NEW YORK—Sergio Consuerga, the good Samaritan who intervened in the vicious beating of a man in Washington Heights on Sunday, Sept. 29, used the wisdom he gained from martial arts to turn away the attackers.
Consuerga, a father of 10 and a longtime Washington Heights resident, was already late to church when a friend and a relative stopped him on the corner of West 178th Street and Amsterdam Avenue. What unfolded next has put him under the media spotlight since then.
As Consuerga chatted with his friend, a black Range Rover with a missing tire, driven by Alexian Lien, rolled into the intersection. The driver was unsure of where to turn. Consuerga saw Lien’s wife and child inside the vehicle and wondered if the family was looking for a place to fix their tire.
What he didn’t know was that the Range Rover had been involved in a highway incident with a gang of bikers and a subsequent car chase. Minutes earlier, a motorcyclist on West Side Highway had abruptly slowed down in front of Lien, causing a minor crash.
The Range Rover was then surrounded by dozens of motorcyclists who began to damage the car, according to a statement from Lien’s wife. Fearing for the safety of his family, Lien accelerated to escape and ran over Edwin Mieses, a biker, breaking both of his legs and his spine. Mieses may not be able to walk again, his family said.
At that moment on West 178th Street, all Consuegra knew was that a swarm of motorcycles had driven up to the Range Rover, which stopped behind another vehicle at a red light. Consuegra saw the bikers attacking the vehicle and started to make his way over.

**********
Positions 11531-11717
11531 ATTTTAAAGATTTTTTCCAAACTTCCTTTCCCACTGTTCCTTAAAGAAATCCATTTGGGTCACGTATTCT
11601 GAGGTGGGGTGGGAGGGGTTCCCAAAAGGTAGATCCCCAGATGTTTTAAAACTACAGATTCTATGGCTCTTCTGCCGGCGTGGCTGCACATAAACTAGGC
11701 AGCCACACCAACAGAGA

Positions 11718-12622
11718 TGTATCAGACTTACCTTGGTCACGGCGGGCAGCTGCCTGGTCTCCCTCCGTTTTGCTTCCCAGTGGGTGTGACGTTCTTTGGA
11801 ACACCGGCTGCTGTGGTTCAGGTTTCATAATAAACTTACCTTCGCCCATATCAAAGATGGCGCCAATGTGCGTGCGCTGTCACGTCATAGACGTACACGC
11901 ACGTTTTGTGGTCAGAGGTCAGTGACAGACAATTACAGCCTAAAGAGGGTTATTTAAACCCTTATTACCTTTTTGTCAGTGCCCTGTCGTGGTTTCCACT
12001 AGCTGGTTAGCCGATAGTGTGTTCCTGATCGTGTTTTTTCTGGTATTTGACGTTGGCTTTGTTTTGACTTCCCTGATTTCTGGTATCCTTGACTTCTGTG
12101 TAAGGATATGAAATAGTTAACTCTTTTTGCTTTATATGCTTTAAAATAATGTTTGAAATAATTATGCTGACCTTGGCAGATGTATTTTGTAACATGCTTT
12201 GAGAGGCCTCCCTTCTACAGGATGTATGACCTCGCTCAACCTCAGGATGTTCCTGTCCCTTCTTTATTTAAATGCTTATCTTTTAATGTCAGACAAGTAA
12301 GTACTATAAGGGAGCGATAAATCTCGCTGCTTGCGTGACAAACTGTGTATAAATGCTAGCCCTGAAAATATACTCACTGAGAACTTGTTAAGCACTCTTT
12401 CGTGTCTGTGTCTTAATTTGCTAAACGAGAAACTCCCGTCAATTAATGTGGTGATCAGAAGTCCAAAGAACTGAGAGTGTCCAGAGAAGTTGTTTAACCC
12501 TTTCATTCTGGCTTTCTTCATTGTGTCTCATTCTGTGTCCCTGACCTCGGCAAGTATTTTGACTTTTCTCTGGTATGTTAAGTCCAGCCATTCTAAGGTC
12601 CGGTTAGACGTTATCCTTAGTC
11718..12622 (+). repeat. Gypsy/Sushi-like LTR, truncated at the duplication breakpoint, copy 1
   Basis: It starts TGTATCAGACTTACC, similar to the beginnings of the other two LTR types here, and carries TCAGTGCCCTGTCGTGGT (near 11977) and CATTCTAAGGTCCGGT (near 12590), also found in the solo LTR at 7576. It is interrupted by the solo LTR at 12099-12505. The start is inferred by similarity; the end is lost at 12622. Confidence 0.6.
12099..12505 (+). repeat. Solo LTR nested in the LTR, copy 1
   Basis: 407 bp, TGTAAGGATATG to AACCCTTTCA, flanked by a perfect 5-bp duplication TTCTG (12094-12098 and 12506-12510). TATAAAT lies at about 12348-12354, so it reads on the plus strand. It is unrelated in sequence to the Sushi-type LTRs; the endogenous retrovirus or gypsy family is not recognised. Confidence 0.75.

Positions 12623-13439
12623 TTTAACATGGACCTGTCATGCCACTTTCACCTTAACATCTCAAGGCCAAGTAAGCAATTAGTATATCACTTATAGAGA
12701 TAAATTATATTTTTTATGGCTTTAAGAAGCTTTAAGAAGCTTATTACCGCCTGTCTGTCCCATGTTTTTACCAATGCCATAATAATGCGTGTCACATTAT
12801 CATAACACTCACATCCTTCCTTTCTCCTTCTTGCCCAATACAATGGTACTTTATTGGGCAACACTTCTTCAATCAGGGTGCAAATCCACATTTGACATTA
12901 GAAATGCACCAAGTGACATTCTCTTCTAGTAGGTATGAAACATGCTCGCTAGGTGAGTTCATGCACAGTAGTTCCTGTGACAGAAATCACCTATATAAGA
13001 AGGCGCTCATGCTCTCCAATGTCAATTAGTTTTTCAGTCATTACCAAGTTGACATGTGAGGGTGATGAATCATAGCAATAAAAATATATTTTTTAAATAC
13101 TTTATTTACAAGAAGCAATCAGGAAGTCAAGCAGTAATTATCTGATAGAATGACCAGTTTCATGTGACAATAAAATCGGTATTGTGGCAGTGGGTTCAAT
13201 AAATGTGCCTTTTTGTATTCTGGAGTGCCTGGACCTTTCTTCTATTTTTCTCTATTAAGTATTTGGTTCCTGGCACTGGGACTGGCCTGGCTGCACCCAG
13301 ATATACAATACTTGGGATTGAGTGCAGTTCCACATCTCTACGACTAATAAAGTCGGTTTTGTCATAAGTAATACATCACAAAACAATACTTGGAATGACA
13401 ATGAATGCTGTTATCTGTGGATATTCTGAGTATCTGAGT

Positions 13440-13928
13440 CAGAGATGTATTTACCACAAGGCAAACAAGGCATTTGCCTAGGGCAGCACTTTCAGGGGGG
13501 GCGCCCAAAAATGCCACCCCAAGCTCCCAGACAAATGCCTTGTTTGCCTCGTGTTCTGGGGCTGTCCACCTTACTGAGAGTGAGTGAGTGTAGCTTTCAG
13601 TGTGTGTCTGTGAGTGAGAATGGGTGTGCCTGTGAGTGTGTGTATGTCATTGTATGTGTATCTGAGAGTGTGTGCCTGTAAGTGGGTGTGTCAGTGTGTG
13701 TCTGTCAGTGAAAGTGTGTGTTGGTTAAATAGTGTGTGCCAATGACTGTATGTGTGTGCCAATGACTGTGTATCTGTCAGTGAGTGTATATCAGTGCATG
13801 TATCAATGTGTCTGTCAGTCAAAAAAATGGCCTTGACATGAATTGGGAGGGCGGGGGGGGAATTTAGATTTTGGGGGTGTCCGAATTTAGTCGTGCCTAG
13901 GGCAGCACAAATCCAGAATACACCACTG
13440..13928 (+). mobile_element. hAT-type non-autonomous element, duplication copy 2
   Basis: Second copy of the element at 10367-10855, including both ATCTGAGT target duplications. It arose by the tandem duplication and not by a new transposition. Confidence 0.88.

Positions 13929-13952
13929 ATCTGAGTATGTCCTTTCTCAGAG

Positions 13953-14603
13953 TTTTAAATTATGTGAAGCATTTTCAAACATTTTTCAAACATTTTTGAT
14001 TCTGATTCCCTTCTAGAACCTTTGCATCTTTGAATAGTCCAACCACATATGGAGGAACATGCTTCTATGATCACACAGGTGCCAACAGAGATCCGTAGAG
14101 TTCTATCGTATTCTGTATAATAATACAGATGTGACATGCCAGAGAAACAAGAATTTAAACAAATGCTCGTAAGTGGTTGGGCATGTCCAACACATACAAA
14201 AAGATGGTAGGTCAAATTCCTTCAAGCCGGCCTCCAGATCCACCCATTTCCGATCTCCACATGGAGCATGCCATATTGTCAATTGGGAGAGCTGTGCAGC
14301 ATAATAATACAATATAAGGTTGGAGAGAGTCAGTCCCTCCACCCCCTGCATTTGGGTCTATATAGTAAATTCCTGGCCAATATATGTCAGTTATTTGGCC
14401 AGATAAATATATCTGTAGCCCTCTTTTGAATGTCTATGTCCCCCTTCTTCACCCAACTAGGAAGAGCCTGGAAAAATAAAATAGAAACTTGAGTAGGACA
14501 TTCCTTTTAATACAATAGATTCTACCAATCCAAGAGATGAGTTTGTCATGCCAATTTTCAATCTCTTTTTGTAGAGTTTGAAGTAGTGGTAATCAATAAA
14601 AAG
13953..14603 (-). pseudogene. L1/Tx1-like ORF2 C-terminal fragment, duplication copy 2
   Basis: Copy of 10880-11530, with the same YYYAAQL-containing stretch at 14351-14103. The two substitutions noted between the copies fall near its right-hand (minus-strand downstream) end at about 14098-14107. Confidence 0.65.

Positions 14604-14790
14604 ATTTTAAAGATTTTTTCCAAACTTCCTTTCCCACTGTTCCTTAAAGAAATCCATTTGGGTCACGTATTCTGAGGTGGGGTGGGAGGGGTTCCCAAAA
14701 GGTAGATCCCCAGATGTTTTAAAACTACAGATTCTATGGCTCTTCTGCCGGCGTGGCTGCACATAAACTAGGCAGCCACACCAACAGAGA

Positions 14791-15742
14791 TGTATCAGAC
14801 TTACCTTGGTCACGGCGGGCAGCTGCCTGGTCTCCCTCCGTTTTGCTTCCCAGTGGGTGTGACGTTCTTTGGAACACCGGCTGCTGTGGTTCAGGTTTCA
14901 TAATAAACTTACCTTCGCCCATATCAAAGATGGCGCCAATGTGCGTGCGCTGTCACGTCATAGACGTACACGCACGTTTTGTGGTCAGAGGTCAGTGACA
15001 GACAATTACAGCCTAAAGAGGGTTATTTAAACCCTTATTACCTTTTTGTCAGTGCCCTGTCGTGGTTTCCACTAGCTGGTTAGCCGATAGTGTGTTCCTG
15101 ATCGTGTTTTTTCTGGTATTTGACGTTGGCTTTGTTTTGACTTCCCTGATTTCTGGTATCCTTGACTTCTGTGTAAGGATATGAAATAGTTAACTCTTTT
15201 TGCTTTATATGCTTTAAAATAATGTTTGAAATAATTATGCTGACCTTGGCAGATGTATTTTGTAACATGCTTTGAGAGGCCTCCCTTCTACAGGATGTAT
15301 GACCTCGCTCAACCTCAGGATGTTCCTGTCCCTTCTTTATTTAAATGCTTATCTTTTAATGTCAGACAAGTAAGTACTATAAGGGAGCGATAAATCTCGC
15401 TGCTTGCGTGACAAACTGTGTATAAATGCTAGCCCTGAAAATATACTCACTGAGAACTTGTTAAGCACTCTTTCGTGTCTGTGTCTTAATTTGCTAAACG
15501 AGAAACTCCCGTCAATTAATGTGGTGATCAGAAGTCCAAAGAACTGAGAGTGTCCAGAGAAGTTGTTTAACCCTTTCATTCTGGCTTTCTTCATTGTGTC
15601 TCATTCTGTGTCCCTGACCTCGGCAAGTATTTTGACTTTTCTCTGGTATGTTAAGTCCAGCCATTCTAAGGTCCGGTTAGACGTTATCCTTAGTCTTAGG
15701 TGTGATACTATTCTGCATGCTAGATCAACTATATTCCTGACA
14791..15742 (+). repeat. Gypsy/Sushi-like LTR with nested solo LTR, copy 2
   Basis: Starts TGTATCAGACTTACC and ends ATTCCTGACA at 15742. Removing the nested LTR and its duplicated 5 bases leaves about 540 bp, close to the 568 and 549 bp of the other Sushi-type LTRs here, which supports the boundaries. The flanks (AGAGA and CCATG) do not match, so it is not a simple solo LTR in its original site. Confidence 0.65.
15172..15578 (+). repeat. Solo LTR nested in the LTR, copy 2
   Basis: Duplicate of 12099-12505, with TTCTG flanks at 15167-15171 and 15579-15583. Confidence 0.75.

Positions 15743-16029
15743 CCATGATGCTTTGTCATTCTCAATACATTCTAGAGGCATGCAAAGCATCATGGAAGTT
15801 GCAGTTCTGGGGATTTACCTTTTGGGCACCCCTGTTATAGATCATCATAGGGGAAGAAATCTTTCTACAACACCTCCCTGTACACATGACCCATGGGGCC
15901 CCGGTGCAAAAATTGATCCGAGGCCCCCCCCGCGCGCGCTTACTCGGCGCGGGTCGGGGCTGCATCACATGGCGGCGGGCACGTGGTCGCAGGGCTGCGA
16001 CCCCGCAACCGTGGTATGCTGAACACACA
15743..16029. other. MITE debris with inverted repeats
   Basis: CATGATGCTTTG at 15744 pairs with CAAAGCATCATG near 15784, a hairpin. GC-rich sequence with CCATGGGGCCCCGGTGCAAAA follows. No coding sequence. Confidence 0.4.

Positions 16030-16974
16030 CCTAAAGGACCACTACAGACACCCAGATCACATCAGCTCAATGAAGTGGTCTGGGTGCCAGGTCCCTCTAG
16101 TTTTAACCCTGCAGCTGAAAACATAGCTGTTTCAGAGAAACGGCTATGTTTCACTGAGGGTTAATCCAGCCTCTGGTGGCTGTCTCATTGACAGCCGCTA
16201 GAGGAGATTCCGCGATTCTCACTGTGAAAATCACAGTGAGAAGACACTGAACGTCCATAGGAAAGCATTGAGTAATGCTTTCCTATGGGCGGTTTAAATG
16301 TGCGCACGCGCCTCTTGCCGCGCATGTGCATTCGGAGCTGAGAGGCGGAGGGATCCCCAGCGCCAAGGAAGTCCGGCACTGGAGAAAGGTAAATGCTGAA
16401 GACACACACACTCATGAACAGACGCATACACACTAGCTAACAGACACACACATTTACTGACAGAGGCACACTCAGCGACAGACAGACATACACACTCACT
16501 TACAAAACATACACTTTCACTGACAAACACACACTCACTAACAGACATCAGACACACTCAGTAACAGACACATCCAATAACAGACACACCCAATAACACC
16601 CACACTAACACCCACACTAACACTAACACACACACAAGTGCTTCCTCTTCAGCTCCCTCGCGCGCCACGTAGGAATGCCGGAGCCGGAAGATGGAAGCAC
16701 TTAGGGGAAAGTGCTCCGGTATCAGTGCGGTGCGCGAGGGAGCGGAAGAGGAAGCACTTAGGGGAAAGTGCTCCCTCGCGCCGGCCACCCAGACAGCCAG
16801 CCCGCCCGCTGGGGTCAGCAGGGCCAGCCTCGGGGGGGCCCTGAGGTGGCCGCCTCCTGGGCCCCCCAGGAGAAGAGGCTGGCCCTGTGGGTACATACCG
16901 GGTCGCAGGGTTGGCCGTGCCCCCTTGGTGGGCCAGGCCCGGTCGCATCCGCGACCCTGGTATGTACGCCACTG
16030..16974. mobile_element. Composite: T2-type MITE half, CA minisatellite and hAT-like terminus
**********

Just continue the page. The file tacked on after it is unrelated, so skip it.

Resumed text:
“We saw one of them opening the door on the passenger side. He was trying to force the lady out of the car. He grabbed the lady with two hands and was pulling her out of the car,” Consuegra said. “But he couldn’t, I don’t know, somehow.”
Consuegra said the biker told the woman, “You’re going to get it also.”
“She had the baby in her arms. I guess she was protecting the baby from all the glass that was flying inside and outside,” Consuegra said. In a viral video posted on YouTube, a biker bashes the driver’s side window with a helmet and repeatedly hits Lien.
Women from nearby buildings began to scream, “No. Not the lady! There’s a baby!”
Consuerga decided to take a chance and stepped in. He saw one attacker let go of the woman in the car. He then went to the other side where he saw up to five bikers pulling Lien out, knocking the man down to the ground, and beating him with their helmets. “There was blood all over the place,” Consuegra said.
Consuegra said that he made up his mind not to confront the bikers, but to focus on protecting the family. Consuegra lived Washington Heights in the 1980s when the neighborhood was plagued by the crack cocaine epidemic. Joshua, a Washington Heights resident, described him as “just the kind of guy that would be able to step in and help.”
He stood between the victim and the bikers and spread out his hands. What followed surprised him. The bikers, Consuegra said, seemed stunned and immediately stopped. A biker stepped forward and said that one of their own had been run over. Consuegra decided to ignore him so as to keep the confrontation cool. He kept on saying, “That’s it guys. Let it go man. Let it go. That’s it.”
The bikers began to back away and left.
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Consuegra was not the only one to step in to help Lien and his family. When the bikers began to disperse, women from nearby buildings brought water to wash the blood from Lien’s face. Lien got up momentarily in a daze. The people on the scene helped him back into the Range Rover before the ambulance arrived.
Consuegra said that his friend was there to hold off the bikers on the other side of Lien who was bleeding on the ground. This part of the account is confirmed by photos of the incident showing Consuegra and another man shielding Lien from a crowd of bikers.
Consuegra is trained in karate and martial arts. He said that his trainers always emphasized avoiding confrontation. He put that into practice when he decided to protect Lien from a further beating.
“I do not call myself a hero,” Consuegra said. “ I wish I could have done more.”